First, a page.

Lummis And Barrasso Call Lead Ammunition Ban “Activist-Driven Nonsense”

Wyoming’s U.S. senators joined an ongoing battle to stop the ban of lead ammunition and fishing tackle on public lands, claiming the effort’s nothing but “activist-driven nonsense” and would unjustly punish Wyoming hunters and anglers.

Mark Heinz

April 20, 20234 min read

Wyoming U.S. Sens. Cynthia Lummis and John Barrasso are both supporting a bill to halt federal land management agencies from enacting bans on lead ammunition.
Wyoming U.S. Sens. Cynthia Lummis and John Barrasso are both supporting a bill to halt federal land management agencies from enacting bans on lead ammunition. (Cowboy State Daily Staff)

Wyomingites should be free to keep lead in their ammunition cases and fishing tackle boxes, both Cowboy State U.S. senators announced Thursday.

Wyoming Republican Sens. Cynthia Lummis and John Barrasso announced that they’re cosponsoring a bill introduced by Sen. Steve Daines, R-Montana, to halt federal land management agencies from implementing bans on lead ammunition and fishing tackle.

Wyomingites Weigh In On Lead

“Attempts to ban traditional lead ammo and tackle are activist-driven nonsense with no scientific basis,” Lummis said in the joint announcement. “Hunters and anglers have been feeding their families off the land since before Wyoming was a state, and they do not need activists who have never baited a hook or fired a gun telling them how to do it.”

Barrasso was blunt in his reaction.

“The Biden administration is once again attacking our Wyoming way of life,” he said.

The Second Amendment rights group Gun Owners of America also continues to oppose bans on lead ammunition and supports the bill, spokesman Mark Jones of Buffalo told Cowboy State Daily.

“It’s just another example of executive action that (President) Biden is trying to take in order to go around Congress,” he said.

Avid hunter Bryan Bedrosian of Jackson is a leader of “Sporting Lead-Free.” That group encourages hunters to consider alternatives to lead ammunition – such as rifle cartridges loaded with copper bullets.

However, the group steers clear of politics, he told Cowboy State Daily.

“As a non-legislative initiative, Sporting Lead-Free doesn't comment on any proposed regulations,” he said. “We focus on education and outreach and are always happy to chat about how folks can learn more about the issue and their options.”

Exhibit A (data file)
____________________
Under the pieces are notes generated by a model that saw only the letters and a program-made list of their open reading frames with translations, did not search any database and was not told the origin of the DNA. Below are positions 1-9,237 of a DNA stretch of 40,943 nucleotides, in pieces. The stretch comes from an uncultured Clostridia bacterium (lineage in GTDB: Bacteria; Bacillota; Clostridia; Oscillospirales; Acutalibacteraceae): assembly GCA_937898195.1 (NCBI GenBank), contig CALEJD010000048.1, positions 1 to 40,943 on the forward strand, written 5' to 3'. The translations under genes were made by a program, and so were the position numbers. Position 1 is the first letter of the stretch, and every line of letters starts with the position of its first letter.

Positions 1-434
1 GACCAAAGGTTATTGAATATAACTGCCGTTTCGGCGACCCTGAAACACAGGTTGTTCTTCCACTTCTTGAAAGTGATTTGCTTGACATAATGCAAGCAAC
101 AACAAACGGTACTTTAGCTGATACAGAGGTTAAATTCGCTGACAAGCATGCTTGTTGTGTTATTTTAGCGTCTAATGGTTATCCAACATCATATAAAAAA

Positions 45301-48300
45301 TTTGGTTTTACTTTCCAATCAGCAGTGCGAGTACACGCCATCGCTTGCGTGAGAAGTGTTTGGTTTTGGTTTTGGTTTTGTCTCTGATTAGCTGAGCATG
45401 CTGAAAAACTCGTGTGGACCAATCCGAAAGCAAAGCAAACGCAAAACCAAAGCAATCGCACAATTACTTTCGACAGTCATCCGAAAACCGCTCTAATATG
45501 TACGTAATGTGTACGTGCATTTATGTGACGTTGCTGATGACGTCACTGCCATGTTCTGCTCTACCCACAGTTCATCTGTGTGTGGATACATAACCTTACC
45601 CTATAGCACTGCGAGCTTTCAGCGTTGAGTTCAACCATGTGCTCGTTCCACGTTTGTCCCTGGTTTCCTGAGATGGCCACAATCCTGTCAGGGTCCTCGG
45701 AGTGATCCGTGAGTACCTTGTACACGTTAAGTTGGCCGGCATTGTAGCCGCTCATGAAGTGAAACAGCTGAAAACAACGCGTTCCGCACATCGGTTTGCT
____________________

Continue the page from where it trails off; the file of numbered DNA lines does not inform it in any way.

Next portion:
Bedrosian also is the conservation director at the Teton Raptor Center. He previously told Cowboy State Daily that in areas where non-lead hunting ammunition has become popular, the amount of lead contamination and poisoning detected in golden eagles and other raptors is down significantly.

Drawn-Out Controversy

The tussle over lead ammunition and tackle has been ongoing for nearly a year.

The U.S. Fish and Wildlife Service (USFWS) in June 2022 published a notice of “proposed rulemaking” in the federal register, calling for a lead ban on federal wildlife refuges.

Daines’ bill would block the USFWS from implementing such bans. It also would prohibit the U.S. Forest Service and Bureau of Land Management banning lead on the public lands that they manage.

The Center for Biological Diversity and other environmental groups support banning lead ammunition and fishing tackle. They have claimed that lead poisoning is a significant threat to raptors and other wildlife that might eat the gut piles of big game animals killed by hunters using lead bullets. And aquatic birds and other wildlife swallow lead sinkers that fall off angler’s lines.

However, GOA claims those fears are unfounded, Jones said.

Some studies cited in GOA literature on the topic have demonstrated that while individual birds or animals might contract lead poisoning, it’s not a threat to wildlife populations in general, he said.

Instead, lead bans will only hurt hunters and recreational shooters because copper ammunition and other alternatives are too expensive for many people to buy in bulk, Jones said.  

Shotgun Lead Banned Long Ago

A previous lead ammunition ban – for waterfowl hunting – was successful.

Lead shot was banned for waterfowl hunting in 1991. That ban was prompted by concerns that bald eagles consuming the carcasses of waterfowl that hunters had shot, but lost, was poisoning them. There also was concern that ducks and geese were swallowing spent lead shot as they foraged in fields or shallow water where hunters had been shooting.

Since then, waterfowl hunters have used shotgun shells loaded with pellets made from other metals, such as steel or bismuth.

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Mark Heinz

Outdoors Reporter